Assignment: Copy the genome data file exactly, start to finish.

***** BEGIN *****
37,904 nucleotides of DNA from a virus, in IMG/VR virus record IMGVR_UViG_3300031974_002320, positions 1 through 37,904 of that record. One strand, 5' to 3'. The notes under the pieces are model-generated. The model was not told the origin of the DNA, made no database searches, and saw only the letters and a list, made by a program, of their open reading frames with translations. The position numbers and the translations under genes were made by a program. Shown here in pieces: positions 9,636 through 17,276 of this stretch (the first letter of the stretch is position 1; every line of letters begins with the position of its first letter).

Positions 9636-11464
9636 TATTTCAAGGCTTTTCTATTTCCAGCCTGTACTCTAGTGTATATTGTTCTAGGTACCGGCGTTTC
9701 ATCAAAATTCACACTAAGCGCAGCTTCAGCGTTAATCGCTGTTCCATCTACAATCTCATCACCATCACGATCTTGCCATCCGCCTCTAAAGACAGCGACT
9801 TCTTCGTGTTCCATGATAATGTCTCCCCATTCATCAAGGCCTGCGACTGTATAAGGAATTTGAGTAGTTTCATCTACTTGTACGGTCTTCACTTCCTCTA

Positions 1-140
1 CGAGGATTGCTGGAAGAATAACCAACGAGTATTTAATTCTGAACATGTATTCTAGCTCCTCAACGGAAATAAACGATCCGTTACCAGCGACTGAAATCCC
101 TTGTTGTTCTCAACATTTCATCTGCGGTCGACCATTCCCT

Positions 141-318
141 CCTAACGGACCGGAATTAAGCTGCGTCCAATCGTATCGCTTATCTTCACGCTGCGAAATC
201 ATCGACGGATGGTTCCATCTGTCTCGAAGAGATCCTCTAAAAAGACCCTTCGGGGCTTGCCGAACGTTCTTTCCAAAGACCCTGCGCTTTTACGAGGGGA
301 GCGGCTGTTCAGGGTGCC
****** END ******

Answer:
37,904 nucleotides of DNA from a virus, in IMG/VR virus record IMGVR_UViG_3300031974_002320, positions 1 through 37,904 of that record. One strand, 5' to 3'. The notes under the pieces are model-generated. The model was not told the origin of the DNA, made no database searches, and saw only the letters and a list, made by a program, of their open reading frames with translations. The position numbers and the translations under genes were made by a program. Shown here in pieces: positions 9,636 through 17,276 of this stretch (the first letter of the stretch is position 1; every line of letters begins with the position of its first letter).

Positions 9636-11464
9636 TATTTCAAGGCTTTTCTATTTCCAGCCTGTACTCTAGTGTATATTGTTCTAGGTACCGGCGTTTC
9701 ATCAAAATTCACACTAAGCGCAGCTTCAGCGTTAATCGCTGTTCCATCTACAATCTCATCACCATCACGATCTTGCCATCCGCCTCTAAAGACAGCGACT
9801 TCTTCGTGTTCCATGATAATGTCTCCCCATTCATCAAGGCCTGCGACTGTATAAGGAATTTGAGTAGTTTCATCTACTTGTACGGTCTTCACTTCCTCTA

Positions 1-140
1 CGAGGATTGCTGGAAGAATAACCAACGAGTATTTAATTCTGAACATGTATTCTAGCTCCTCAACGGAAATAAACGATCCGTTACCAGCGACTGAAATCCC
101 TTGTTGTTCTCAACATTTCATCTGCGGTCGACCATTCCCT

Positions 141-318
141 CCTAACGGACCGGAATTAAGCTGCGTCCAATCGTATCGCTTATCTTCACGCTGCGAAATC
201 ATCGACGGATGGTTCCATCTGTCTCGAAGAGATCCTCTAAAAAGACCCTTCGGGGCTTGCCGAACGTTCTTTCCAAAGACCCTGCGCTTTTACGAGGGGA
301 GCGGCTGTTCAGGGTGCC